Don't Get Personal
Omit hobbies, unless relevant to your job search. Omit reasons for leaving former positions, date of birth, marital status, health status, and children's names and ages. These details can wait for the application and interview stages. Even then, don't volunteer any items not asked for.
If you print your final documents, use a laser printer, if possible, and plain white 8½ x 11 paper -- no special textures or colors. If you send your document by postal mail, use an envelope large enough to keep the pages flat -- no folding, clipping, or stapling.
Executive and C-level resumes are much like typical commercial ones. They frequently require more time -- mainly because of the volume of detail and the need to review supporting documents such as questionnaires, awards, and letters of recommendation.
Recruiters and headhunters are in business, not to find jobs for people, but to find people for jobs. It's crucial that you have definite, concrete achievements to point to. Numbers and percentages matter a great deal. Employers want to know more than just what you did in the past. They want to know what you can do for them now -- and how you can make a lasting, positive difference.
A curriculum vitae, or CV, generally follows the pattern of commercial resumes, with several additional sections -- such as Teaching and Research Experience, Workshops Held, and Articles and Books Published. The CV may exceed two pages; I have handled some that were over ten. CVs are more common among academic, scientific, medical, and legal professionals.
Federal resumes are longer and more detailed than commercial ones. I'll need the link to the open position you are applying for so that I can review the job duties and qualifications and see which keywords and key phrases in the posting point to your knowledge and experience.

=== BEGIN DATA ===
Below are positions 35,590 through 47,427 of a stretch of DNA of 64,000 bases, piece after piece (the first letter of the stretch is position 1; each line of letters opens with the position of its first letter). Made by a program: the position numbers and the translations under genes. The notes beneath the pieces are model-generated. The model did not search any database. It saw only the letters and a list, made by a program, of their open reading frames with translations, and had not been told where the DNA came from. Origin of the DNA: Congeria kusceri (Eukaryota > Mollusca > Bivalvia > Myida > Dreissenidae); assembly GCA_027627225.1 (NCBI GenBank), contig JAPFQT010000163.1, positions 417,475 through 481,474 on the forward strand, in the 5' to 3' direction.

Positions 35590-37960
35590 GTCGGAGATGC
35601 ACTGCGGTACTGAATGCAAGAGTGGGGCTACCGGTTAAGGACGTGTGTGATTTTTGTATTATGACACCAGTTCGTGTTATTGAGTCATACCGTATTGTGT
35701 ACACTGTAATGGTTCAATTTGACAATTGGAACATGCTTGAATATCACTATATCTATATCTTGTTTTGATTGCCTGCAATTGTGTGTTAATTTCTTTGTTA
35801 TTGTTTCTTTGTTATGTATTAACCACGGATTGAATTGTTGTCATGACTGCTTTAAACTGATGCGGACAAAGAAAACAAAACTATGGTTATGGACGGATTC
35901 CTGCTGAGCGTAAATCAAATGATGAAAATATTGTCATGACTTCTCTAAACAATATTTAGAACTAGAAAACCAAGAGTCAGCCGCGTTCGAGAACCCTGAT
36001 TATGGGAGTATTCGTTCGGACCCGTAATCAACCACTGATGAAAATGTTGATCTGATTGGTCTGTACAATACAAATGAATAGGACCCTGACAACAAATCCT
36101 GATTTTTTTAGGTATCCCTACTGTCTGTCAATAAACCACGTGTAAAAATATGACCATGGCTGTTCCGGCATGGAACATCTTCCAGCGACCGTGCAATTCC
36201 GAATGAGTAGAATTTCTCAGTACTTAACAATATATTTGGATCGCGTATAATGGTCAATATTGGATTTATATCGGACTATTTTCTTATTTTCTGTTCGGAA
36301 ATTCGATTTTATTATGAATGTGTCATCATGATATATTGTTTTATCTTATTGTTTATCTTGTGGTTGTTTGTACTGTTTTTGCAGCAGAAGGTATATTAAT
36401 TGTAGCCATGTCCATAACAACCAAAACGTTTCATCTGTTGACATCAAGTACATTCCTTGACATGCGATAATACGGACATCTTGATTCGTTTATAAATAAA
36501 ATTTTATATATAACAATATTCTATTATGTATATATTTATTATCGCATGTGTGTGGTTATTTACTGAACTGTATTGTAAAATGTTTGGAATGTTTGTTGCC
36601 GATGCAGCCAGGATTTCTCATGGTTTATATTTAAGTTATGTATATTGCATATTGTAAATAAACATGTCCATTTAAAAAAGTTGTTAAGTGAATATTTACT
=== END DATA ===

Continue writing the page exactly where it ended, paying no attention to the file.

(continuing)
You'll ordinarily submit a federal resume through an online system that searches for keywords to match what's in the job posting. In this case, you won't use a cover letter; but for a person-to-person submission, you will need a letter. I will be sure you have a model letter as a starting point; you can adapt it to fit new situations.
The online form at USAJOBS sets a limit of 5,000 characters per job description. If your original is too long, I will trim it to fit. CPOL (Civilian Personnel Online) sets a limit of 12,000 characters for the entire work history. NASA limits total resume length to six pages, about 22,000 characters.
If you need to post your resume on the Net and don't know how to do so or don't have the time, I can post it for $20 extra. Give me the Web address where you would like the file uploaded.
Some Net postings and some e-mail transmittals require a plain-text, or ASCII, version of your resume. I regularly send customers a short list of simple instructions for making ASCII conversions; but if you prefer, I can easily make the conversion myself at no extra cost.
Copyright © 1997-2013 by Jim Hastings. All rights reserved.